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Key Words: Banning congressional spouses from stock trading would be ‘unfair,’ Dem Rep. Khanna says

A MarketWatch analysis of stock trading by members of Congress revealed that Democratic Rep. Ro Khanna of California was the second most active trader in Congress last year, buying and selling more than $52 million in securities in 2021.

A spokesperson for Khanna told MarketWatch that those trades were executed on behalf of Khanna’s wife, and that they were included in the congressman’s disclosures because regulations require members of Congress to disclose trades made by spouses in addition to those made by members themselves.

Khanna took to CNBC Wednesday to further defend himself against accusations of conflicts of interest related to his family’s finances, given that Congress wields great power over public companies in America.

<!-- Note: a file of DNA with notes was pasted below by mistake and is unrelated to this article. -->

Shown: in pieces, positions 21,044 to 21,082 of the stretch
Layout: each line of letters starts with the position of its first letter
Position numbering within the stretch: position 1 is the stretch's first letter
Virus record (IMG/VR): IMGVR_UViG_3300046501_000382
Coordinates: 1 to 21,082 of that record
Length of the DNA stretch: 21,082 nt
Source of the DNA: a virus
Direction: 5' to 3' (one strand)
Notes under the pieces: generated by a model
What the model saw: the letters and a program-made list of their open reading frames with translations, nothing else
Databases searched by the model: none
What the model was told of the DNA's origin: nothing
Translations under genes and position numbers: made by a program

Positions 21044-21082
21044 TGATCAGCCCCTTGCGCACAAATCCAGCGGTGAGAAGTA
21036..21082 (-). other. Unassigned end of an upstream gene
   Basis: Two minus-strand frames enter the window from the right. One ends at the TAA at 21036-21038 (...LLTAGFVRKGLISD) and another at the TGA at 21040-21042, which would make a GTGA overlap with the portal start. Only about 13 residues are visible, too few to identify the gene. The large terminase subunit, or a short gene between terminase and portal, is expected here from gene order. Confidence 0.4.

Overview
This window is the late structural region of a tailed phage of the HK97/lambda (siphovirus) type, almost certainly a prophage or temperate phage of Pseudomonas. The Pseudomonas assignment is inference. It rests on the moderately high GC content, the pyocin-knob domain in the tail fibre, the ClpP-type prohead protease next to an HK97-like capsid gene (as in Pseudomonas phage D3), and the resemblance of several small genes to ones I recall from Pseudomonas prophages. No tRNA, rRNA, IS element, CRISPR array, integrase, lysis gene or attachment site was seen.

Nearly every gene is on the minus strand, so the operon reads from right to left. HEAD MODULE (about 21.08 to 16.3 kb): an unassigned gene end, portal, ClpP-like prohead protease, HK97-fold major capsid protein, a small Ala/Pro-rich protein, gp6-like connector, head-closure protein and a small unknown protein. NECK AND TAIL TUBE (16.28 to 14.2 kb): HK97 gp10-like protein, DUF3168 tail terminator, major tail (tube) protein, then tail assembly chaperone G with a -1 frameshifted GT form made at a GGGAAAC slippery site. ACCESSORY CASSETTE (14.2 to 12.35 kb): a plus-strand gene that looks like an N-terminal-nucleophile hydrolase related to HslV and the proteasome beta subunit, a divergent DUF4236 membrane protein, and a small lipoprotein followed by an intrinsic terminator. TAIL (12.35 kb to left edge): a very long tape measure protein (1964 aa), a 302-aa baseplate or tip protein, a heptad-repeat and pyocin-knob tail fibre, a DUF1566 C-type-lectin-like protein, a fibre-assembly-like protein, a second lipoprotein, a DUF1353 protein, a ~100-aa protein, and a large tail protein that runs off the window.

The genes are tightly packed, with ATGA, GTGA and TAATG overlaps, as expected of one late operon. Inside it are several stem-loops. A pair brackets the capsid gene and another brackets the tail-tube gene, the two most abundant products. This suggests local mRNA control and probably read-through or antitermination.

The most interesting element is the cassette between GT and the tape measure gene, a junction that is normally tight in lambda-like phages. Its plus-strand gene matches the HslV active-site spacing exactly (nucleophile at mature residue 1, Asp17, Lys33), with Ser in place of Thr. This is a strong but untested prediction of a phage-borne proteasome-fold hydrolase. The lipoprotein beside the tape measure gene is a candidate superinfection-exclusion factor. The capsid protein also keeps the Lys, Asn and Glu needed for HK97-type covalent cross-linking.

“I’ve never traded stocks and support a ban on members of Congress not trading stocks,” he said. “I don’t think that should apply to spousal assets prior to marriage. I think that would be unfair.”

The congressman said that he doesn’t discuss stock trading with his wife, and that her investments are managed by an “independent party,” but did not explain how to enforce firewalls between representatives and their spouses when it comes to sensitive information learned on the job or how to prevent a spouses’ financial interests from affecting how a member of Congress might vote.

Khanna said that his wife, Ritu, brought significant assets to the marriage, in part due to her father’s entrepreneurial success. A New York Times story announcing the marriage in 2015 said that Ritu’s father was the chairman of an investment firm and chief executive of an Ohio automotive transmission parts supplier.

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